The formula for success is changing (at least in economic terms), and not in any small way.
At the beginning of humankind there was no economy. We all hunted and gathered and roamed from place to place following the food with our families and other tribe members.
Then—roughly 8000 years ago, something remarkable happened. We started farming, people settled land and raised crops, and some of them had enough of those crops to trade with others for other goods and services. And for the first time in the history of humanity, an economy was born.
It was the Agrarian Economy—and in the most basic of terms it defined success like this: The more land you own, the more successful you are.
That was the first economy and it lasted thousands of years.
Until the 1700’s. With the dawn of the steam engine, a second economic revolution was birthed—the Industrial Economy.
Under this new system, large plots of land no longer automatically translated to wealth. (Watch season one of Downtown Abbey to see this drama played out.) Instead, in this second new economy productivity was king. Success was defined by how many widgets you could get out of a single worker or factory in the shortest amount of time.
And so it was. For 300 years.
Now we are on the cusp of the next revolution. Only the 3rd major economic revolution since the beginning of time. And we’re all part of it.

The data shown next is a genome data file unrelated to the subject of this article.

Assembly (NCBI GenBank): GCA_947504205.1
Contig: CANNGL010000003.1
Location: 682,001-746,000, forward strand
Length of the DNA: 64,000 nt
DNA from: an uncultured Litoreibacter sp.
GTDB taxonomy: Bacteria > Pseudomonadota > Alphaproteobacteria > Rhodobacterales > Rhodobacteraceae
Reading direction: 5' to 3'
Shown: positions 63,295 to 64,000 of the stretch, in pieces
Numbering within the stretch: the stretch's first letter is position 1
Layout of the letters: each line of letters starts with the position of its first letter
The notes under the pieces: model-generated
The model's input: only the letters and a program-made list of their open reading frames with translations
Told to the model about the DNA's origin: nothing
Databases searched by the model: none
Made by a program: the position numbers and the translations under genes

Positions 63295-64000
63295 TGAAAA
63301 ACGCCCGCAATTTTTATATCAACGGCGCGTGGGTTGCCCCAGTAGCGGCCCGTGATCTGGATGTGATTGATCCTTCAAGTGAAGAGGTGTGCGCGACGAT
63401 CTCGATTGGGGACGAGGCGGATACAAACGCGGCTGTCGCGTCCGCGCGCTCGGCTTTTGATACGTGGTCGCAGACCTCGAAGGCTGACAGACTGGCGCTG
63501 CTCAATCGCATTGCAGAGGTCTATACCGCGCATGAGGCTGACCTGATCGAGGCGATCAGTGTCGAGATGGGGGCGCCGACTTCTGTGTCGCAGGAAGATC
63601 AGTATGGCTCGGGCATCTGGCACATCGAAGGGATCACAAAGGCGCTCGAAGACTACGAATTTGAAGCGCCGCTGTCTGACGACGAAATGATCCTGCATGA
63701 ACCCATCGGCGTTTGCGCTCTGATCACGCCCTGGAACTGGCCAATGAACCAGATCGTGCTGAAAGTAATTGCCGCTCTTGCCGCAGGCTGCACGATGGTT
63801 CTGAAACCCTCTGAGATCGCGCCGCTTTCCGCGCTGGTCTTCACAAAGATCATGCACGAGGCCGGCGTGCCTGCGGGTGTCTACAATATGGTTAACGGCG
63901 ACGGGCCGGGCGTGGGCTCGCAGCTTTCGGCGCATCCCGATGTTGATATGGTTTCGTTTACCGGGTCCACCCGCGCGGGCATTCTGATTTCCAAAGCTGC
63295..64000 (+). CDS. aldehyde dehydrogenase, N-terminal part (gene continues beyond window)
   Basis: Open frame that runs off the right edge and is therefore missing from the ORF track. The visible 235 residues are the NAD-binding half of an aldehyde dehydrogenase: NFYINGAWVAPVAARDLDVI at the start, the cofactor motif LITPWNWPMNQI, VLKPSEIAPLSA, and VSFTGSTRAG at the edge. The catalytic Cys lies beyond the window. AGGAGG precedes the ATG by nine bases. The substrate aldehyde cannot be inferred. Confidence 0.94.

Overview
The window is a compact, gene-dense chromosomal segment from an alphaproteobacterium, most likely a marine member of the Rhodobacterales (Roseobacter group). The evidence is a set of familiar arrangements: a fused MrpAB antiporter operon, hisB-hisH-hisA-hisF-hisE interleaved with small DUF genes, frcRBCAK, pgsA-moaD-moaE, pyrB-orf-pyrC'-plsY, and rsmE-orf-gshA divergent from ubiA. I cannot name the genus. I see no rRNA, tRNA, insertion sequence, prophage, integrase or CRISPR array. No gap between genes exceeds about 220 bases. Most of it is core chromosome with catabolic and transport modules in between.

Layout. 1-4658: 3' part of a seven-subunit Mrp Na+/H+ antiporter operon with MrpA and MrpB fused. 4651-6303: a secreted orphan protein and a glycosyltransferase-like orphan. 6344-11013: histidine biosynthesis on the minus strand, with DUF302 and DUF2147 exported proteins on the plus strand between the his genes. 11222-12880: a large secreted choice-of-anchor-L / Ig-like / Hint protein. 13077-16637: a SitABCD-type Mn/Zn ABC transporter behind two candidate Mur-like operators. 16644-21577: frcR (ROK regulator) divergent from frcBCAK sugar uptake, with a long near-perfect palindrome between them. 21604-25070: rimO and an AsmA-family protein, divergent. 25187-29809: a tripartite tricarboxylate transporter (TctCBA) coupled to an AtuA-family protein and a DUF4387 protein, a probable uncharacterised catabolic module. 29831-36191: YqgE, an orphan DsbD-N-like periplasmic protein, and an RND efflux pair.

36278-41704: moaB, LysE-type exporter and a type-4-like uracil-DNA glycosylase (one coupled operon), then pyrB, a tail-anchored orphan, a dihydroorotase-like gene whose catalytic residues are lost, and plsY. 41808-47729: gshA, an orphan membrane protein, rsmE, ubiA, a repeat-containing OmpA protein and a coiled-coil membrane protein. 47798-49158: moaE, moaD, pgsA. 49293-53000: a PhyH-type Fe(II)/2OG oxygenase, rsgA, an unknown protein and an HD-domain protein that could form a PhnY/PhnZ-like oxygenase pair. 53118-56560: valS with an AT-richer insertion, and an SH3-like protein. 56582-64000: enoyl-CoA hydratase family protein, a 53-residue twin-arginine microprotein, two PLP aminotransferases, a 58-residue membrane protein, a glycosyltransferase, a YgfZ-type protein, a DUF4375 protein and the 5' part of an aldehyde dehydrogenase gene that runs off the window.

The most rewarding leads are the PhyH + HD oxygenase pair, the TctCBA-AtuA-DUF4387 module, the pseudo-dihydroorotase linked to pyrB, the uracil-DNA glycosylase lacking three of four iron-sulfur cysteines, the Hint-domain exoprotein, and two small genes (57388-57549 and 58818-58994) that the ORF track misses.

It’s still early, so you hear different names for it. But whether you call it the Knowledge Economy or the Information Economy or something else, the new formula is this: Success goes to those who can collect the most information, learn the fastest, and figure out what’s next faster than the rest.
Decades ago, when Sony launched the Walkman (that personal tape cassette player for those of you under 30), the average product cycle was about 7 years long. When they launched the CD-spinning Diskman, the cycle was about 4.5 years. Today, your tune-churning smartphone is considered old news after 6 short months.
Adaptation and invention is now the name of the game.
In some ways, the nature of success hasn’t changed at all. Food, productivity, and innovating have always been important and will continue to be important. What’s changed is the urgency.
From the beginning of time, the achievements we value most were driven by individuals and cohorts who created something new—shifted the world towards a whole new form from what had existed in the past.
But now, more than ever, our problems demand that we grow, explore, and discover.
There’s never been a more important time to develop ourselves and our organizations into black-belt learners, adapters, and innovators. Our survival might depend on it.
If you’re interested in helping your team adopt more impactful mindsets, skill sets, and toolsets, I’d like to help.
Contact me at email@example.com or 651-253-7515 to talk about training or coaching for you or your team to develop a more creative approach to your work.
Or join us on Aug 24 a rare open session on Creative Leadership. More info at https://leadingwithcreativity.eventbrite.com.